48 Hours in Barcelona
The ultra-cool capital of Catalonia is a perennial favourite for short breaks – and with good reason. Just two hours’ flying time from the UK, Barcelona packs in beaches, art, nightlife and culture, not to mention endless tapas, from the heights of Mount Tibidabo down to the seafront district of Barceloneta.
Here’s how we’d spend a 2-day break in Barcelona.
Barcelona-El Prat Airport has several links directly to the city centre. The Aerobus takes 35 minutes, departing every 10 minutes. The train is the cheapest option and gets you to Plaça de Catalunya (in the centre of the city) in 25 minutes.
Flax and Kale (below) is a favourite brunch spot with locals thanks to its focus on sustainability and healthy options. The restaurant is a short walk from Plaça de Catalunya and the famous La Rambla boulevard, so you can build up an appetite (or work off your breakfast afterwards).
No Barcelona trip would be complete without visiting at least one of Gaudí’s creations. Casa Milà (below, also known as La Pedrera) and Casa Batlló are two of the quirkiest, with the winding stairways and unique architecture synonymous with the artist’s name. Both are on Passeig de Gràcia, which runs northwest from Plaça de Catalunya — you can’t miss them!
For an authentic Barcelona evening, stay in the Gracia neighbourhood and head to Plaça del Sol. This famous city square, surrounded by charming buildings, is a favourite hangout for locals.
There are lots of bars and restaurants to choose from here, but Café del Sol has great cocktails and is the perfect place for people watching.
First night in Barcelona – it has to be tapas. We recommend you head a few blocks south to Cerveceria Catalana (below) on Carrer de Mallorca. Remember though, the Spanish do dinner a little later, so don’t be surprised if you get there at 7pm and find it empty. For more of a buzz, dine around 9pm — make sure you order the crispy camembert and huevos cabreados.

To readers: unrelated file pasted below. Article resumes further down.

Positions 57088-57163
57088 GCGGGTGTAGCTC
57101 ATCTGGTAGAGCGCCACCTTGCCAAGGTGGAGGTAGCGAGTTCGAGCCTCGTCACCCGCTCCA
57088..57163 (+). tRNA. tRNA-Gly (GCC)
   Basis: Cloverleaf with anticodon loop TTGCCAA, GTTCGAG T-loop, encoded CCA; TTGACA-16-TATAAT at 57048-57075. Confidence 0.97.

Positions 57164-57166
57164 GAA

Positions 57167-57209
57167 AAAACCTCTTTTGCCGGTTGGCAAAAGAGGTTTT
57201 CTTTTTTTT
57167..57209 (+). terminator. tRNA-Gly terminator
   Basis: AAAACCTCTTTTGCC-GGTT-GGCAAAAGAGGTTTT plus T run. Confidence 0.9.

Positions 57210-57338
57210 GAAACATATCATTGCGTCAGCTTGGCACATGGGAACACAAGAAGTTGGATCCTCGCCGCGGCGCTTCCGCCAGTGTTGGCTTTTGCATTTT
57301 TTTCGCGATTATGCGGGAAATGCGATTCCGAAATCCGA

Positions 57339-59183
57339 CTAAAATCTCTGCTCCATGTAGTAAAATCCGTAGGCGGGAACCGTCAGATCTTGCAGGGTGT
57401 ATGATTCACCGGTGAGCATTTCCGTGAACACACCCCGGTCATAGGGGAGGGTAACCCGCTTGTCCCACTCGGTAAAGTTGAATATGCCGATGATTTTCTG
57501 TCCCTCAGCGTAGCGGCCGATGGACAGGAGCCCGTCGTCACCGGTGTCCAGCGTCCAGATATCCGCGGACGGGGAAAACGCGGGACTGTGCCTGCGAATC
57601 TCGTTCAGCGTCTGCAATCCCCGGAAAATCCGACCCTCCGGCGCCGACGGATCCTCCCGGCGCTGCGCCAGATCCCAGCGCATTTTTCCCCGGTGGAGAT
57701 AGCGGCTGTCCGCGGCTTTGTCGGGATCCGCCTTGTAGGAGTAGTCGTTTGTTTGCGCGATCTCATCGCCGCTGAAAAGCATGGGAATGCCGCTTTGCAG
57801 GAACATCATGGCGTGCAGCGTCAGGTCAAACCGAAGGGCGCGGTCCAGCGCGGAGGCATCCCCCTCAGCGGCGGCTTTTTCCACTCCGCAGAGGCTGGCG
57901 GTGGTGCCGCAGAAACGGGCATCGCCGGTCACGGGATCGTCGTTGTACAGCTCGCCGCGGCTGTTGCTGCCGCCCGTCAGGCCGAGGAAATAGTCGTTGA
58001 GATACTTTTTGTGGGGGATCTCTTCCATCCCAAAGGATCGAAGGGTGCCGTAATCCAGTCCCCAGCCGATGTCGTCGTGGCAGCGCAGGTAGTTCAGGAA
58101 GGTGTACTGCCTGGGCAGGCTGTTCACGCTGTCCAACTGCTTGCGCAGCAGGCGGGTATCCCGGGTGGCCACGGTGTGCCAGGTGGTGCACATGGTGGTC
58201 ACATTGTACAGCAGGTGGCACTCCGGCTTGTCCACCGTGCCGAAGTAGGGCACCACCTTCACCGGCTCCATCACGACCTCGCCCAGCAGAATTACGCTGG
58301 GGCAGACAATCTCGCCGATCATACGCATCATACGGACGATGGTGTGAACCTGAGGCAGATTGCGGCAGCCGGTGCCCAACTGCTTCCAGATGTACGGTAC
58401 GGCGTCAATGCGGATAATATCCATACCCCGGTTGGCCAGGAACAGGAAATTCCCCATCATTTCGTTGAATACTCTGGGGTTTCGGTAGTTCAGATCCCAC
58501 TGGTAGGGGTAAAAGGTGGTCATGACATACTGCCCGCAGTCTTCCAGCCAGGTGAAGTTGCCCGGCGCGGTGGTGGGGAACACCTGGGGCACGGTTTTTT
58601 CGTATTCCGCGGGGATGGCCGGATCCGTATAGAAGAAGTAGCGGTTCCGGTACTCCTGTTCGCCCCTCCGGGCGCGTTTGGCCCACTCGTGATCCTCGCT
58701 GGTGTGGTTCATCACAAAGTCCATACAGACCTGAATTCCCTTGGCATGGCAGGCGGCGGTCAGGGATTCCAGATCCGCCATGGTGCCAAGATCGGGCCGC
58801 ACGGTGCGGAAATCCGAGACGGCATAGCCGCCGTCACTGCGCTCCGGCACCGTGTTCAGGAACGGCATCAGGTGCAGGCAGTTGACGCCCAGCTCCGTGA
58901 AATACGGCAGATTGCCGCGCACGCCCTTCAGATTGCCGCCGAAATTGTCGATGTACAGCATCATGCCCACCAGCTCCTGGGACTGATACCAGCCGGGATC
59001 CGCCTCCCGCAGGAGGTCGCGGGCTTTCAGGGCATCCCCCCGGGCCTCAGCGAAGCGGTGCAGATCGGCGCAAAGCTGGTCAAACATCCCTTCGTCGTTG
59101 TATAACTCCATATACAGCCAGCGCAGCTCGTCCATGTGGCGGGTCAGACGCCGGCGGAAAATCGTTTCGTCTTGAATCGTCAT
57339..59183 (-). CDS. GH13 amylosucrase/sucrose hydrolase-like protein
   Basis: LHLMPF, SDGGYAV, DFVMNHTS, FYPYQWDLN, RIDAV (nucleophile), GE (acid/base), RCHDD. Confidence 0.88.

Afterwards take a short taxi ride to Gatsby, an art deco-themed cocktail bar where you can take in a cabaret performance.
For a different view of the city, head down to the port and hop on the Transbordador — one of the city's two cable cars that transports visitors from Barceloneta across the sea to the Torre de Miramar on Montjuïc. It only takes seven minutes but it's worth it for the spectacular views of the city.
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Once at the top, spend the morning discovering the mountain’s Miró Foundation, Montjuïc Castle and botanical gardens.
Back at the beach, in the Barceloneta area, make the most of the seafood restaurants serving up calamari and gambas. La Mar Salada is the place to get paella here. A family-run restaurant, it serves the full range of seafood delights, including confit cod, monkfish stew and arroz negro at around €15.
After filling up on seafood, take a wander along the Barceloneta beachfront and admire the outdoor artwork as you go – the Homenatge a la Barceloneta (below) and Frank Gehry's Peix (fish) structure stand out.
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The Sagrada Família is an absolute must in Barcelona. Construction has been ongoing for over 100 years, yet the epic cathedral is still a work in progress. Explore inside and out and you’ll see why it’s taking so long.
When you’re finished, head a few hundred metres east to the Mercat del Encants on Calle Castillejos. This huge flea market is the place to find antique goods and vintage treasures, many of which are sold in the afternoon auctions. It attracts over 500 vendors with a neverending supply of magical items.
For a quick bite before you return to the airport, head to El Nacional. Located near Plaça de Catalunya, it's a grand room with a variety of different food sections, from cured meats to oysters and cocktails. It's one of the most divine dining experiences in Barcelona, and a great place to finish your trip.
This post was written by guest blogger Vicky Philpott, the travel writer behind VickyFlipFlopTravels.